Socioeconomic status increases risk for premature menopause
MedWire News: Women with a low socioeconomic status and those who smoke are at greater risk for premature ovarian failure (POF) than those with a high socioeconomic status and nonsmokers, say researchers.
The findings emerge from data for nearly 5000 women born in the UK in 1958, and show that POF also causes women to report significantly lower quality of life compared with women without POF.
Rumana Islam from Imperial College in London, UK, presented the results at the 27th annual conference of the European Society for Human Reproduction and Embryology (ESHRE) in Stockholm, Sweden, and suggested that POF needs addressing urgently.
She and her research team believe that "women with POF can benefit from multidisciplinary specialist care, including support for their significant psychological and physical symptoms."
"Their long-term health needs should also be considered," she added.
The 4968 participants of the study were followed up at eight time points (most recently at the age of 50 years) and completed the Short Form (SF)-36 quality of life instrument as well as a questionnaire detailing the date and cause of their menopause.
Participants' socioeconomic status was measured using the UK's National Statistics Socio-Economic Class (NS-SEC) system which takes into consideration the occupation of women, as well as their partners.
POF - known as early menopause, where women cease to menstruate, become infertile, experience sex steroid deficiency, and hypergonadotropism before the age of 40 years - occurred by natural or medical (eg, hysterectomy or chemotherapy) means in 7.4% of the cohort.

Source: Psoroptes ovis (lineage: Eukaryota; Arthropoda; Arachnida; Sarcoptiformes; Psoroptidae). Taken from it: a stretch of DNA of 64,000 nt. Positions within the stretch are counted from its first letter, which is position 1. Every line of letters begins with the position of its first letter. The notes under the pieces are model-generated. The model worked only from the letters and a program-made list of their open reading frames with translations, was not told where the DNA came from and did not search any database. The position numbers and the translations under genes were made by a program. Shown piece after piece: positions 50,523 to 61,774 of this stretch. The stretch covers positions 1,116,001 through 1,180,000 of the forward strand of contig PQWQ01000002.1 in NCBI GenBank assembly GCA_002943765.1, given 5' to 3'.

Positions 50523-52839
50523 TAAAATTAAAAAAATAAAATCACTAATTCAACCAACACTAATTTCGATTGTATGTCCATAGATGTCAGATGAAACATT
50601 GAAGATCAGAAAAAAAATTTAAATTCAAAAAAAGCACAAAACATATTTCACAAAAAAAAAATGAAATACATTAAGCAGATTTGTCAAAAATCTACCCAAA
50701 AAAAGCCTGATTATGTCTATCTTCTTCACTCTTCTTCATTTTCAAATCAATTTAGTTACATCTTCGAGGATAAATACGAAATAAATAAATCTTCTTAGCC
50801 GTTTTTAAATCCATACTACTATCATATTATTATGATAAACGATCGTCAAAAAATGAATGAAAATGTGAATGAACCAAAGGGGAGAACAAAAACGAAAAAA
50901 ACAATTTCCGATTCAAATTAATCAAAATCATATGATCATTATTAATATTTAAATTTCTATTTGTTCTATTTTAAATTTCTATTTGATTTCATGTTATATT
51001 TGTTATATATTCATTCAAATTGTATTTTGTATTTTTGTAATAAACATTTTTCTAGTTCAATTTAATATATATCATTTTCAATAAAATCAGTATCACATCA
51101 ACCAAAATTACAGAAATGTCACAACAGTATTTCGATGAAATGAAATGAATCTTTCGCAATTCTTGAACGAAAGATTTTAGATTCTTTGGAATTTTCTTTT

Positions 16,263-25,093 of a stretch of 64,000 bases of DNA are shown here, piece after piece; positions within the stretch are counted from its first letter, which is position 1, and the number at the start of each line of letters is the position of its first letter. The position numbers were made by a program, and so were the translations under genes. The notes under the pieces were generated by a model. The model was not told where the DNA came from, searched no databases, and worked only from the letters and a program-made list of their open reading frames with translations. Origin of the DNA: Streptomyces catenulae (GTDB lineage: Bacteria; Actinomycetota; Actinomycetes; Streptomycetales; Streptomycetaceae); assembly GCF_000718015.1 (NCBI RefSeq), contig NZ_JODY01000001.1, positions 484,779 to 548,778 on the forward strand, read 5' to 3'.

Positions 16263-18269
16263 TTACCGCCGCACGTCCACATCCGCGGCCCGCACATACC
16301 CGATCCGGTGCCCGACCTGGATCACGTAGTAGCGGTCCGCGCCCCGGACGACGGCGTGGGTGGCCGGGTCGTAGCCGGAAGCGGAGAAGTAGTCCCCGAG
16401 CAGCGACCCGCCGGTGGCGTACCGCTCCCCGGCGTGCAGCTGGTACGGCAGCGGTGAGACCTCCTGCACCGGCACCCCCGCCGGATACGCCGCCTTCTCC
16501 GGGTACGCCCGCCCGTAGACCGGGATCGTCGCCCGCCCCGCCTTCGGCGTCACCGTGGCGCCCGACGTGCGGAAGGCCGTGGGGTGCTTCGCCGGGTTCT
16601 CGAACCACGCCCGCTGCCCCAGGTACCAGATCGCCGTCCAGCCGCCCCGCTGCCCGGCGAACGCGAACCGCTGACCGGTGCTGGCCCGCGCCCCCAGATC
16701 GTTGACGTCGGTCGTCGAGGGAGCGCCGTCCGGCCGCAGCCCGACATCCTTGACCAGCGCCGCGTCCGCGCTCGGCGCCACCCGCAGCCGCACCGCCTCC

After adjustment for smoking, parity, obesity, ethnicity, and physical exercise, a low socioeconomic background (never worked or are long-term unemployed) increased the risk for POF by 13%. Indeed, women from such a background were almost three times as likely to experience POF than their counterparts from the highest socioeconomic background (in higher managerial and professional occupations).
Smoking also increased the risk for POF, with an adjusted odds ratio of 1.025 per cigarette smoked per day.
Notably, the mean SF-36 scores for women with POF were 7.5% lower than those for women in the general population, at a level equivalent to people with rheumatoid arthritis or Type 2 diabetes, say the researchers.
Furthermore, women with POF were almost twice as likely (1.7 times) as those without to report a poor quality of life, defined as an SF-35 score below 50%.
Islam speculated that the possible reasons for an influence of socioeconomic status on menopause could be differences in access to healthcare, or healthcare behaviors.
Commenting on the research, Tobie de Villiers, from the University of Stellenbosch in South Africa, and president of the International Menopause Society (IMS), said: "The IMS supports the conclusions of this important study, especially the need for all health care providers to be aware of the significant medical and social implications of POF, and the need for early diagnosis and appropriate intervention.
As far as possible we also need to guard against inappropriate removal of the ovaries, and of course we also need to counsel women against smoking," he added.
MedWire (www.medwire-news.md) is an independent clinical news service provided by Springer Healthcare Limited. © Springer Healthcare Ltd; 2011
By Sarah Guy